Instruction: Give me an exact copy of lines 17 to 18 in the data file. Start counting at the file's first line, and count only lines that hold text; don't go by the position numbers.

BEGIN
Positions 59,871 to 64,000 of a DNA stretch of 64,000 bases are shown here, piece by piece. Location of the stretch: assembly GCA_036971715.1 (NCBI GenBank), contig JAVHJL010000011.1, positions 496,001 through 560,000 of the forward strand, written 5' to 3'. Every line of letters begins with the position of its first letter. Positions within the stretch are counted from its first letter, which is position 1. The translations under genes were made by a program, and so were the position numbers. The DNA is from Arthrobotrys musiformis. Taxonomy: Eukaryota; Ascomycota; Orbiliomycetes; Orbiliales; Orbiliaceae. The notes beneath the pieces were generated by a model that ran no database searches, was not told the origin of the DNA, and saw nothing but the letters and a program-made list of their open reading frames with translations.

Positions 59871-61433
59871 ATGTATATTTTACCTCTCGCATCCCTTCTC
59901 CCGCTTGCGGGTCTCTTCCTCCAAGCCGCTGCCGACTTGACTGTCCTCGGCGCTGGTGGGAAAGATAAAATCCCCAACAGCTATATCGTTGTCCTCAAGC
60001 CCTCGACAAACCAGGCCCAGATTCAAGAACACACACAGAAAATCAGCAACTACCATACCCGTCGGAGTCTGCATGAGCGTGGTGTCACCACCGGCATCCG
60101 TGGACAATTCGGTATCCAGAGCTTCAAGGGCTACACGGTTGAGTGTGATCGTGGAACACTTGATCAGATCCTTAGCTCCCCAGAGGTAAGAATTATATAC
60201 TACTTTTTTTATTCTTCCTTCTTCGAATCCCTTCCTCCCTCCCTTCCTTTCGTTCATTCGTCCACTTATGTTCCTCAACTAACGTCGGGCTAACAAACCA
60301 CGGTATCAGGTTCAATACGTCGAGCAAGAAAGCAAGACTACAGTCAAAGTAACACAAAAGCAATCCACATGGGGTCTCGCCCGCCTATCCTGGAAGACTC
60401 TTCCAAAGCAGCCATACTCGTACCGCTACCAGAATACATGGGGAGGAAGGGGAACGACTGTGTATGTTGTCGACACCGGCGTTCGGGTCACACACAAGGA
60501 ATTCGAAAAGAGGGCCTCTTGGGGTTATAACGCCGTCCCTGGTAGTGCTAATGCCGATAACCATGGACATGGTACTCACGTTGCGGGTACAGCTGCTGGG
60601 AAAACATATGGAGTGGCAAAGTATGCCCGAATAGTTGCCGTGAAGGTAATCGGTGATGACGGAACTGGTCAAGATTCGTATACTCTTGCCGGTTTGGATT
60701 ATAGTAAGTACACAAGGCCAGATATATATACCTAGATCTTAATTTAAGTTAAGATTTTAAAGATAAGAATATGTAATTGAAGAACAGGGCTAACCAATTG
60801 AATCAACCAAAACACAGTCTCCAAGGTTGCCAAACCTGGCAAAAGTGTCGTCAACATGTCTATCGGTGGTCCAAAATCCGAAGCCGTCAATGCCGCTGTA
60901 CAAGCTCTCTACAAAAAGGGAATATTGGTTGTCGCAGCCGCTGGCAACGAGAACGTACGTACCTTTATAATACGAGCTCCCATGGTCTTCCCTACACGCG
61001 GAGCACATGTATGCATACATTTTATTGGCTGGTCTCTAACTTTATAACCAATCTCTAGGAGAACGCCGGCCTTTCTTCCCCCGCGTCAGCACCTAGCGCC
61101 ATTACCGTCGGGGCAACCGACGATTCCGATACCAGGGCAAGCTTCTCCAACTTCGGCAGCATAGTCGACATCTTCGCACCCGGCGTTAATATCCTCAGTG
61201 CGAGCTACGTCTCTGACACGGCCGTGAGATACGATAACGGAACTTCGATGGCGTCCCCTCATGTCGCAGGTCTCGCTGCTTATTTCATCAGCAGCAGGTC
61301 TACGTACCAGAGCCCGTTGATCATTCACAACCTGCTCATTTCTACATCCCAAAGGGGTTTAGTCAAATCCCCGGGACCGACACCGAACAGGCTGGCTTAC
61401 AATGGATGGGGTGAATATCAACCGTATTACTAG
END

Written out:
61201 CGAGCTACGTCTCTGACACGGCCGTGAGATACGATAACGGAACTTCGATGGCGTCCCCTCATGTCGCAGGTCTCGCTGCTTATTTCATCAGCAGCAGGTC
61301 TACGTACCAGAGCCCGTTGATCATTCACAACCTGCTCATTTCTACATCCCAAAGGGGTTTAGTCAAATCCCCGGGACCGACACCGAACAGGCTGGCTTAC